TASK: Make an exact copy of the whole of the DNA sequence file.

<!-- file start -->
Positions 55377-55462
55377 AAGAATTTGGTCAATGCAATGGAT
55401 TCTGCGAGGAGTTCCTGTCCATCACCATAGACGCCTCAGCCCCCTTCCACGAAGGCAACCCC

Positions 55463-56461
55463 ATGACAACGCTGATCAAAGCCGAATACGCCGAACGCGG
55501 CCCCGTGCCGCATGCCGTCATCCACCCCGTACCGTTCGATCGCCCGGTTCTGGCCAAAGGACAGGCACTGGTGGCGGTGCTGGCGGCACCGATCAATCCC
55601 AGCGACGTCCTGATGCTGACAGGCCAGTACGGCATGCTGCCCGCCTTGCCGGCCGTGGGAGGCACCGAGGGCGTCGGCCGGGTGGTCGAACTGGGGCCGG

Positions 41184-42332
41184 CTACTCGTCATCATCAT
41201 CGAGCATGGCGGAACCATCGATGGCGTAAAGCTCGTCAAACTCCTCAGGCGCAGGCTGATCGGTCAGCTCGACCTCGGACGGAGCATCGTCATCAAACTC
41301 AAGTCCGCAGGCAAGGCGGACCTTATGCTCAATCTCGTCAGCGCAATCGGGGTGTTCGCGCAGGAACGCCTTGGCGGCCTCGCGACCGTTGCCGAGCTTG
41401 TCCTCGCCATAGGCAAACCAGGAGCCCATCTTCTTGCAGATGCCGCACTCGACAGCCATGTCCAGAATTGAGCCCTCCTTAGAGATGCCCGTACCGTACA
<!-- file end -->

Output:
Positions 55377-55462
55377 AAGAATTTGGTCAATGCAATGGAT
55401 TCTGCGAGGAGTTCCTGTCCATCACCATAGACGCCTCAGCCCCCTTCCACGAAGGCAACCCC

Positions 55463-56461
55463 ATGACAACGCTGATCAAAGCCGAATACGCCGAACGCGG
55501 CCCCGTGCCGCATGCCGTCATCCACCCCGTACCGTTCGATCGCCCGGTTCTGGCCAAAGGACAGGCACTGGTGGCGGTGCTGGCGGCACCGATCAATCCC
55601 AGCGACGTCCTGATGCTGACAGGCCAGTACGGCATGCTGCCCGCCTTGCCGGCCGTGGGAGGCACCGAGGGCGTCGGCCGGGTGGTCGAACTGGGGCCGG

Positions 41184-42332
41184 CTACTCGTCATCATCAT
41201 CGAGCATGGCGGAACCATCGATGGCGTAAAGCTCGTCAAACTCCTCAGGCGCAGGCTGATCGGTCAGCTCGACCTCGGACGGAGCATCGTCATCAAACTC
41301 AAGTCCGCAGGCAAGGCGGACCTTATGCTCAATCTCGTCAGCGCAATCGGGGTGTTCGCGCAGGAACGCCTTGGCGGCCTCGCGACCGTTGCCGAGCTTG
41401 TCCTCGCCATAGGCAAACCAGGAGCCCATCTTCTTGCAGATGCCGCACTCGACAGCCATGTCCAGAATTGAGCCCTCCTTAGAGATGCCCGTACCGTACA